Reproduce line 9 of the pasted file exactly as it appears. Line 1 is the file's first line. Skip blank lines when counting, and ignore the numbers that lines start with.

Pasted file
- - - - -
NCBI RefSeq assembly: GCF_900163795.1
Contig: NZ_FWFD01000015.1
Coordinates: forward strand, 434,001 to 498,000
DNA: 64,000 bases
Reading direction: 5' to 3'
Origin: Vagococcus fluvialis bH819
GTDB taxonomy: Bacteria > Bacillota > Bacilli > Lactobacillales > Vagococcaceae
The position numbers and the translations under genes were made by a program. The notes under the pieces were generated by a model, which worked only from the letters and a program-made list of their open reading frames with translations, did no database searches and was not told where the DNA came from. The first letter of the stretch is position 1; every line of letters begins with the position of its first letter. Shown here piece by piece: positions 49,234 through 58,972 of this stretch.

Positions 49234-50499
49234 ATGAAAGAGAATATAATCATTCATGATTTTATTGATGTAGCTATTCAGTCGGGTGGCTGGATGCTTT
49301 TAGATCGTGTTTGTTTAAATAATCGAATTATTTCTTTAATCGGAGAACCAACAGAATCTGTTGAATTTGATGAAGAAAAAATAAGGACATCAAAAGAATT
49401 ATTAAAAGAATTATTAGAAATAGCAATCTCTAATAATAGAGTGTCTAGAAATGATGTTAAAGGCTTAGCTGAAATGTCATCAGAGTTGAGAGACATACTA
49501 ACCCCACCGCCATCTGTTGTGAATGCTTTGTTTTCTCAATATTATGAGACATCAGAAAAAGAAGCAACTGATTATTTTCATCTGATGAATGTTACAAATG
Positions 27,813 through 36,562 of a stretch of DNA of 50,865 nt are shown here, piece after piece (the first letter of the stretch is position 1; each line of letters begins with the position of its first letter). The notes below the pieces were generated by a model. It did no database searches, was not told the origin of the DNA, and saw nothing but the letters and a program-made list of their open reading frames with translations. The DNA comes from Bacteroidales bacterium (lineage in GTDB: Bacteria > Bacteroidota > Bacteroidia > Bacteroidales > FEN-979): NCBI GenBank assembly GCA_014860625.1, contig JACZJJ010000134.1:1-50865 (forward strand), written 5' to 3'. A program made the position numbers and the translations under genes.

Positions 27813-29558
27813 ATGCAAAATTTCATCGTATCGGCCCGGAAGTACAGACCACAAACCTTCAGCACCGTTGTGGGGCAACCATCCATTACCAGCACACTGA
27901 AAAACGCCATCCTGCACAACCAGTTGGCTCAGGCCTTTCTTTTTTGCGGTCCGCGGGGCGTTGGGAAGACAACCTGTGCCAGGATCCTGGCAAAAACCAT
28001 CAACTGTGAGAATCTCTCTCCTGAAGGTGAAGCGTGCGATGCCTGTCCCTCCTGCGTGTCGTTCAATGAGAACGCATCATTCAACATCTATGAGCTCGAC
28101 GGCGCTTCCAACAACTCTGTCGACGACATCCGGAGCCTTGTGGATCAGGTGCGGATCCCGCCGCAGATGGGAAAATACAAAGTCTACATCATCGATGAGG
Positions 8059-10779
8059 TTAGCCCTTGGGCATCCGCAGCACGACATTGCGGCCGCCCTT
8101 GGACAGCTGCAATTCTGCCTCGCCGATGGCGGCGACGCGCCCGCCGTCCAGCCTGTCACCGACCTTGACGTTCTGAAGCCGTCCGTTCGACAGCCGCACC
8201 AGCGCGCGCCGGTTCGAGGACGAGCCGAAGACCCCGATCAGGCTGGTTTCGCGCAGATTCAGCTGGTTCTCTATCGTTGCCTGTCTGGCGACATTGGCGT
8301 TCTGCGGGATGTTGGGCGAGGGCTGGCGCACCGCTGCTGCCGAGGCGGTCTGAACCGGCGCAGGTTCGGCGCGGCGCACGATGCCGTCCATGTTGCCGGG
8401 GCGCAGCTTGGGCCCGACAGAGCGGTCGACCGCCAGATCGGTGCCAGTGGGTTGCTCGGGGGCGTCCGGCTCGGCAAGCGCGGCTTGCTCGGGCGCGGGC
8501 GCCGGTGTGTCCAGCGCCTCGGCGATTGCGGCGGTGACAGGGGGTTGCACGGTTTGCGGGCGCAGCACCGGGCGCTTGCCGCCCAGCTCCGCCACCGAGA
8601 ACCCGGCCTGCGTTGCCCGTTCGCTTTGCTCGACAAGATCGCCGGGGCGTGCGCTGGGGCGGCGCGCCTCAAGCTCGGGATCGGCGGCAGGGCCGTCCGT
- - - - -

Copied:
Positions 49234-50499